9) A quilt for you and your dog to share to keep the dog warm and not inside your sleeping bag at night (I have badly underestimated how important a coat and/or a quilt is for the dog stay warm enough to get a good/settled night's sleep. Yeah, some dogs have enough fur, but most family pets are acclimated to our homes and get pretty cold when they stop moving and temperatures drop).
    10) oh yeah, leash/tether. I use a pretty light 5' or 6' leash for on trail so I can attach it to my belt if desired without a lot of extra. At times, I also carry a 20' leash so the dog has a bit more room to roam (and get tangled) while in camp. As a puppy, I've used the 20' leash on trail, but I expect tighter leash behavior with my dogs as adults in most cases. Also, I try to hike in areas where there aren't too many people and the dogs can be off leash most of the time. That way I have more fun and so do the dogs. It's supper important to be able to verbally stop your dog if they are off leash. My best dog doesn't come well, but I can call her to stop immediately so she doesn't chase game or run up to people . . . most of the time. Annoyingly, she it also pretty intuitive and she will break her stop command to run up to an oncoming person that is acknowledging her and presenting in a friendly manner. It's only ever a problem when not everyone in the oncoming group is comfortable with a very friendly and energetic dog running up to them.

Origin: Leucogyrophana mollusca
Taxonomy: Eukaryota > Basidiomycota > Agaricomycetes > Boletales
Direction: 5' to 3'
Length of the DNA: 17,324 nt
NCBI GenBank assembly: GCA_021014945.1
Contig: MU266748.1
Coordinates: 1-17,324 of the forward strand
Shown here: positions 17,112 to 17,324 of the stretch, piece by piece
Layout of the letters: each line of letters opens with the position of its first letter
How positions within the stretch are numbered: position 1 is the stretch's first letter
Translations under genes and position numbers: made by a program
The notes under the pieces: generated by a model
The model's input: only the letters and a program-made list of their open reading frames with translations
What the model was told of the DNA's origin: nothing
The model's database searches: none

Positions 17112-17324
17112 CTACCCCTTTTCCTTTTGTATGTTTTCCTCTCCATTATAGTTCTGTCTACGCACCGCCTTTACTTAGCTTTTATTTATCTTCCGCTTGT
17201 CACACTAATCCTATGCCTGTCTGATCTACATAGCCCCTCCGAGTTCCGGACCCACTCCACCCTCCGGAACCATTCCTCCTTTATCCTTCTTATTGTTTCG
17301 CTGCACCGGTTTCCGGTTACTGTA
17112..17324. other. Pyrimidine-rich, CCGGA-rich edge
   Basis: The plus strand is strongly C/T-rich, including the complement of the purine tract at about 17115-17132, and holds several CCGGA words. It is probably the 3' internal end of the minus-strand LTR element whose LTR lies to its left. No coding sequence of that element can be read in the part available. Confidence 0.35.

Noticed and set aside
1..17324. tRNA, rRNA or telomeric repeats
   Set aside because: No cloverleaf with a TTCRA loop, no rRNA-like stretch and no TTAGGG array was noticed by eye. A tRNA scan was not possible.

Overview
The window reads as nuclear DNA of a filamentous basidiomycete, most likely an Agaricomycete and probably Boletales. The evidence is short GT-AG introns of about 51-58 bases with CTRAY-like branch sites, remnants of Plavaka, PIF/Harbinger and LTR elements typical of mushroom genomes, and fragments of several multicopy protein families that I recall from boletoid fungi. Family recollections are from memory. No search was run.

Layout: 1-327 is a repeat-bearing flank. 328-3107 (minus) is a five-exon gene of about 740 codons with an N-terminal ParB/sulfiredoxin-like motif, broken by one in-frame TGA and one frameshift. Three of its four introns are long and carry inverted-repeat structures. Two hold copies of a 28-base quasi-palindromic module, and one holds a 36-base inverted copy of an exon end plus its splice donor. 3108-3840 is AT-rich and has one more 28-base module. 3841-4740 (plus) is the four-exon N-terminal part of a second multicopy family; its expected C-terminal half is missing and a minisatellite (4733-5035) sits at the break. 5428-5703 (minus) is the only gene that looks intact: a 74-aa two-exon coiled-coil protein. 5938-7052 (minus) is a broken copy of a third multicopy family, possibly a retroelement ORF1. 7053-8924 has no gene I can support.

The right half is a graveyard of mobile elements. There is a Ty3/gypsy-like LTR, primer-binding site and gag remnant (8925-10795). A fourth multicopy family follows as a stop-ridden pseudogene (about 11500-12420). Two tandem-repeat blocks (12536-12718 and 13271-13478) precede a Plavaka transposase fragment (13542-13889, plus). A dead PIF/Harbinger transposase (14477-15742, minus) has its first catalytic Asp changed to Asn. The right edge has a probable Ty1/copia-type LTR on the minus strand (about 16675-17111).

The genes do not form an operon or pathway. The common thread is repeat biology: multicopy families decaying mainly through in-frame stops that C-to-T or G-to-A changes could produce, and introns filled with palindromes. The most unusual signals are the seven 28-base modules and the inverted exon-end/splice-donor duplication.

Have fun.
    I'm not lost. I'm exploring.

  4. #4
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    Dogs need to be in shape and they sometimes are not very good at telling an owner that they are worn out and under stress. Sometime they will hike all day and then be unwilling/unable to get up in the morning.

    If the dog ever exhibits a tendency to run away and disappear, be ready for some frustration. With the dog in new territory if it runs away it may be gone for days. Definitely have a permanent collar with a phone number that someone is going to answer during the hike. You may want to research Vet options near the trail, in rural areas it may require quite an expensive drive if you need to pay someone. There typically is not an animal search and rescue along most if not all of the trail so if the dog gets injured its up to you and anyone else you may be able to get to volunteer.